BOUND BY BLOOD: A family member of one of the miners killed in the Marikana massacre follows proceedings at the Farlam commission of inquiry.   Picture: THE TIMES
BOUND BY BLOOD: A family member of one of the miners killed in the Marikana massacre follows proceedings at the Farlam commission of inquiry. Picture: THE TIMES

LONMIN advocate Schalk Burger told the Farlam Commission on Thursday it was reasonable for the platinum mining company not to go to the koppie and negotiate with the strikers in Marikana on August 16, in light of the fact that the strikers were armed and posed a threat to public safety and security.

More than 40 people died and more than 90 were injured during a six-week-long unprotected strike when Lonmin workers at the Marikana mine demanded a R12,500 basic salary. Police shot and killed 34 miners on August 16 following a confrontation.

Anglican Bishop Jo Seoka, who took the witness stand again on Thursday to continue with his testimony from last week, said a window of opportunity was available when he had tried to facilitate negotiations between the strikers and Lonmin — just before the 34 were killed.

Bishop Seoka said it was "very interesting" to observe that the strikers on the koppie on that day did not show anger or use strong language when he spoke to them. "They wanted to reach out," he said.

"The company’s language was, however, stronger — angry and in denial," he said.

"As far as I was concerned there was still a window open for engagement and that is the opportunity I think was missed," said Bishop Seoka.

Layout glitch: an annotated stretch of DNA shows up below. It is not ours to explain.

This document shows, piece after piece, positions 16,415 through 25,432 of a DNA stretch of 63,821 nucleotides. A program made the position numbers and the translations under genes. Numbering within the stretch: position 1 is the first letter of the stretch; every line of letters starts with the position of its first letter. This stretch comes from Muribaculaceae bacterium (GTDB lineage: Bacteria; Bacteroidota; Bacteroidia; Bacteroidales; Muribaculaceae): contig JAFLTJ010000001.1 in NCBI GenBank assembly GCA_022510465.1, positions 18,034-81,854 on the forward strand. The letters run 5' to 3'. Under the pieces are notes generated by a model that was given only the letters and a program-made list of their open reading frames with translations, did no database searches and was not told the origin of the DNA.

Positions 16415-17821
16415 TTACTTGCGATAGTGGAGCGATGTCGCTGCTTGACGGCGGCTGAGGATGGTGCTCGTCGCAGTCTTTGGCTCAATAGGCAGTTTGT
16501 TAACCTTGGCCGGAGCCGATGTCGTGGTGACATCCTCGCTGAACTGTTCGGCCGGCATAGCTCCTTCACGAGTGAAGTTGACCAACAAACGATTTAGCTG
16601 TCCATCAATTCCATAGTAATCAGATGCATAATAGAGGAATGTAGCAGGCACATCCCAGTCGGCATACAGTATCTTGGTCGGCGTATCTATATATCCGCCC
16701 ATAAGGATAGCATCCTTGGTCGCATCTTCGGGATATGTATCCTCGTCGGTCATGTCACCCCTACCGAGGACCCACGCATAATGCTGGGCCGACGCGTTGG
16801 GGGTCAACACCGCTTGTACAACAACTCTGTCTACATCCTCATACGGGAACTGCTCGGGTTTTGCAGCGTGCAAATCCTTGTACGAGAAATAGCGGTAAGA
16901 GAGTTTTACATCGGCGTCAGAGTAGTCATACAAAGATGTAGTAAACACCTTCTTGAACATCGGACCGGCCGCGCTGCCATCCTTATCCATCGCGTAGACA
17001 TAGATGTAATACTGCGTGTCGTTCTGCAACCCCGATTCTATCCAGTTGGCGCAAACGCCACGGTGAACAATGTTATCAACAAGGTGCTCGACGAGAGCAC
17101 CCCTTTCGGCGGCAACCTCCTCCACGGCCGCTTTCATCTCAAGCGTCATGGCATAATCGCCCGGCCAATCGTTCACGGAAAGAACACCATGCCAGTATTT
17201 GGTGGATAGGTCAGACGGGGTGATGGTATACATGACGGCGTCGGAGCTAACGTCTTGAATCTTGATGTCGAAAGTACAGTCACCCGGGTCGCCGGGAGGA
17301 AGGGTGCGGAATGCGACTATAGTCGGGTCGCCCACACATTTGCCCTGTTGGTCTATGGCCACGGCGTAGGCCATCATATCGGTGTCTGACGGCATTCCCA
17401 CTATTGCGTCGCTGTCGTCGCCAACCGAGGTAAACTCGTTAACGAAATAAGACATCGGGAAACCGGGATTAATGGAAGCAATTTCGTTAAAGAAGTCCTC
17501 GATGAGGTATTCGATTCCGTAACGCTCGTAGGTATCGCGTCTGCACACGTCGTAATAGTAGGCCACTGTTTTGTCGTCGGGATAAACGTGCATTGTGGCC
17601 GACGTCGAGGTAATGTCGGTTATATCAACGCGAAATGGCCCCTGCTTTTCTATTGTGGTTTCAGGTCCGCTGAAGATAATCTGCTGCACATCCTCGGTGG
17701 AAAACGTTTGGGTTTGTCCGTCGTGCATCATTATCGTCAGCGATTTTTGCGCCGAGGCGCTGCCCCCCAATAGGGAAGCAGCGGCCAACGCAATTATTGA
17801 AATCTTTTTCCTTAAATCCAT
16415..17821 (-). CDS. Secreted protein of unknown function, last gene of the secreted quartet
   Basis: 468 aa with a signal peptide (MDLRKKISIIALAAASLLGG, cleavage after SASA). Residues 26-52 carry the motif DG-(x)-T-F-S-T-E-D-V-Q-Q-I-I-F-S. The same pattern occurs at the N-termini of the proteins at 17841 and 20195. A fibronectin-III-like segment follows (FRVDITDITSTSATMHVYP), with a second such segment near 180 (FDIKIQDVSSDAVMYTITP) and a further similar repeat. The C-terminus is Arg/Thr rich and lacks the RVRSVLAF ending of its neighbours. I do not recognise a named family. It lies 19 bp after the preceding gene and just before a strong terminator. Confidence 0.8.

He said Lonmin did not make an effort to enlist the aid of the police and go to the koppie and address the workers.

Adv Burger pointed out that, according to Bishop Seoka’s evidence last week, North West police commissioner Zukiswa Mbombo was not willing to compromise on security.

Bishop Seoka said Ms Mbombo had never prevented him or Lonmin representatives from going to the koppie and addressing the workers. He said it was Bernard Mokwena, Lonmin’s vice-president for human capital and external affairs, who told him not to go back to the koppie when they were ready to, after an unknown man whispered to him.

He said he had wanted to inform the workers that Lonmin was prepared to negotiate if they disarmed, dispersed and elected a committee to represent them in talks.

Bishop Seoka’s recollection of events was called into question when it appeared that he might have confused the meeting he held with Lonmin representatives on August 16 with another one four days later.

This was because he had earlier said there was a woman at Lonmin’s office reception. However, it was argued that the woman, Constance Mogobozi, was only at the latter meeting. Bishop Seoka conceded that this was possible.

Adv Burger said Mr Mokwena and two others, including Lonmin spokesman Abey Kgotle, would dispute the Bishop’s version of events and what was said in the discussions between him and them.

"Mr Kgotle told you that the conduct of the crowd was unlawful and illegal and should not be legitimised," Adv Burger said.

Bishop Seoka said the statement was not true.

Mr Burger said there was nothing Lonmin could have done just before the shooting.